Click through to see the label, which I think is perfectly delightful. Maybe Free the Hops will take on prudishness next?

A breathalyzer just to buy wine

The Pennsylvania government controls not just liquor sales but wine sales too, causing all kinds of inconvenience to consumers. The state is currently trying out a novel approach to making things easier:

The Pennsylvania Liquor Control Board here will test a self-service, wine-selling kiosk, to see if it can effectively prevent the sale of wine to underage consumers and those who are intoxicated. [...]

To purchase wine from the kiosk, a consumer would first insert her driver’s license for age and identity verification. The license barcode will be read, and the picture on the license will be matched with a video image of the consumer standing before the kiosk, Nick Hays, spokesman for the PLCB, told SN.

“The match is confirmed by Liquor Control Board employees, represented by the United Food and Commercial Workers Union, monitoring the transaction from a remote center,” he said.

Sobriety is confirmed by a built in breath sensor. It requires no contact and provides an instant blood-alcohol reading, said Hays. PLCB representatives can lock out purchases by consumers who are intoxicated. Transactions can only be completed with credit card payments.

Hey, that’s really smart! Or they could just, you know, privatize the market and let adults sell wine to each other. But that’s crazy talk.

A perfect Oregon day

The rain in Portland can be a bit much today sometimes, but every once in a while we get a perfect winter day with cool weather, mist, and Sun. Today was one of those days, so wine blogger A.A., a few friends, and I ventured out west to sip pinot noir and take in the beautiful scenery:

photo.jpg

(There’s actually a second rainbow there, but it’s hard to see in the iPhone photo.)

There are enough wineries to the southwest of Portland that one can drive out without a particular destination in mind. We visited three today, Torri Mor standing out as my favorite for both the setting and the wine. A.A. has a longer write-up here.

Spirited stigma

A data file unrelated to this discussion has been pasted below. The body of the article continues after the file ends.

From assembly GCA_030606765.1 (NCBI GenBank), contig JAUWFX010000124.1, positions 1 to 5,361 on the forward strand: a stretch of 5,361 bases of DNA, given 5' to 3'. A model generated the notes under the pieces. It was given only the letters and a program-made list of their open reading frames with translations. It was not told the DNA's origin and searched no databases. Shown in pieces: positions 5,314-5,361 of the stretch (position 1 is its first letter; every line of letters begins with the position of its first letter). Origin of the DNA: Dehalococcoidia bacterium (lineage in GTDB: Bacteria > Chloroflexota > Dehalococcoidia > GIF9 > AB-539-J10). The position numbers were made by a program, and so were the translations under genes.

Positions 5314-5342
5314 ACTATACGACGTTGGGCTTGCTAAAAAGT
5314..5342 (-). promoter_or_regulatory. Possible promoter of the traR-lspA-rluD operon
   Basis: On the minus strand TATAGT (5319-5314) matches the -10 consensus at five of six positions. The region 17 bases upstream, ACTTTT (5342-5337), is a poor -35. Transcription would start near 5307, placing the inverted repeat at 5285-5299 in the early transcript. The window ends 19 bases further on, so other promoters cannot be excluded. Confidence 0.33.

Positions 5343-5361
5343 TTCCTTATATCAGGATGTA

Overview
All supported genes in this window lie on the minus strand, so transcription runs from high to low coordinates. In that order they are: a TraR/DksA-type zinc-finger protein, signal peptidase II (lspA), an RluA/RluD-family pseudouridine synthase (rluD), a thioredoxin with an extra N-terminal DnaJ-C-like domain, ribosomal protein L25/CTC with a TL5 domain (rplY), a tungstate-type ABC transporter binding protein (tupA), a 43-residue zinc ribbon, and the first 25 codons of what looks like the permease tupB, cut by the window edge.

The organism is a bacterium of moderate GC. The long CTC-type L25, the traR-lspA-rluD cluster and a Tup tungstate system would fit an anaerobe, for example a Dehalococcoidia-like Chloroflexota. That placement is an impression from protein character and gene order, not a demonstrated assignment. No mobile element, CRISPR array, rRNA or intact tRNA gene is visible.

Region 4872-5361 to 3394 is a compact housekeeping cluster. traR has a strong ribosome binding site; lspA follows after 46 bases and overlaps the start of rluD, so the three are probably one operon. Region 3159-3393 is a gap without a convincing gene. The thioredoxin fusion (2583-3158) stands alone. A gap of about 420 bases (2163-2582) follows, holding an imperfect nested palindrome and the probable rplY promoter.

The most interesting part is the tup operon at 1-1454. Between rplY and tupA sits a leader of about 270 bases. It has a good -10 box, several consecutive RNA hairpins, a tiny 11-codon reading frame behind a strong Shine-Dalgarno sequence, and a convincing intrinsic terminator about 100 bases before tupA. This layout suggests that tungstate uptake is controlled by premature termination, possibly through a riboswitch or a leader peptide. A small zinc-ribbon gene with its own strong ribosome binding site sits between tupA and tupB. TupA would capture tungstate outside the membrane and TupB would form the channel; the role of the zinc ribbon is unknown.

Now that I’m off employer-provided health insurance I’ve had to apply for individual coverage. The application understandably asks if I consume alcohol. Weirdly, it also asks what kind of alcohol: beer, wine, or liquor. I don’t know how to answer that. How many people who drink limit themselves to just one category? Oddly enough, as I was completing the application I was experimenting with a cocktail made with spirits and beer; even at that very moment I couldn’t answer the question accurately.

A more interesting question is why they were asking that. The health benefits of moderate wine consumption are well known, but they appear to accrue equally from consuming beer and liquor, and the application specifically notes the equivalence among 12 ounces of beer, 5 ounces of wine, and 1 ounce of liquor. I suspect that the question might be a kind of profiling, reflecting an assumption that people who admit to predominately drinking liquor are more likely to have problems with excessive drinking. Statistically, this might be true, but it doesn’t apply in my case. So I answered beer on the form, given that I enjoy it about as often as I do harder spirits.

Is there some other reason for the question of which I’m unaware?

Drinks links

Long-time readers know about Dublin Dr Pepper, the only version of the drink still made with sugar cane. Tariffs and corn subsidies drove the switch to high-fructose corn syrup in the 1970s. Unfortunately the Dublin plant has just a tiny distribution plant, making it a rarity outside of northern Texas. My friend Chad Wilcox introduced me to it a few years ago, and it definitely has a better taste. Chad notes that Dr Pepper week is coming up in Dublin, leading to this lengthy piece in the Dallas Observer.

In other drinks news, the Belgian company InBev is bidding for American brewery Anheuser-Busch. I can’t imagine how letting A-B getting taken over by Belgians could possibly make the company’s brews any worse, but nostalgic Americans are up in arms — including Missouri governor Matt Blunt, who’s looking for ways to legally block the deal.

It’s a big week for raw milk coverage, with stories this week from Marketplace and the Associated Press.

And finally, these seven deadly sins wine glasses spotted by BoingBoing are fantastic. Just don’t be the guy at the party who gets stuck with the envy stem.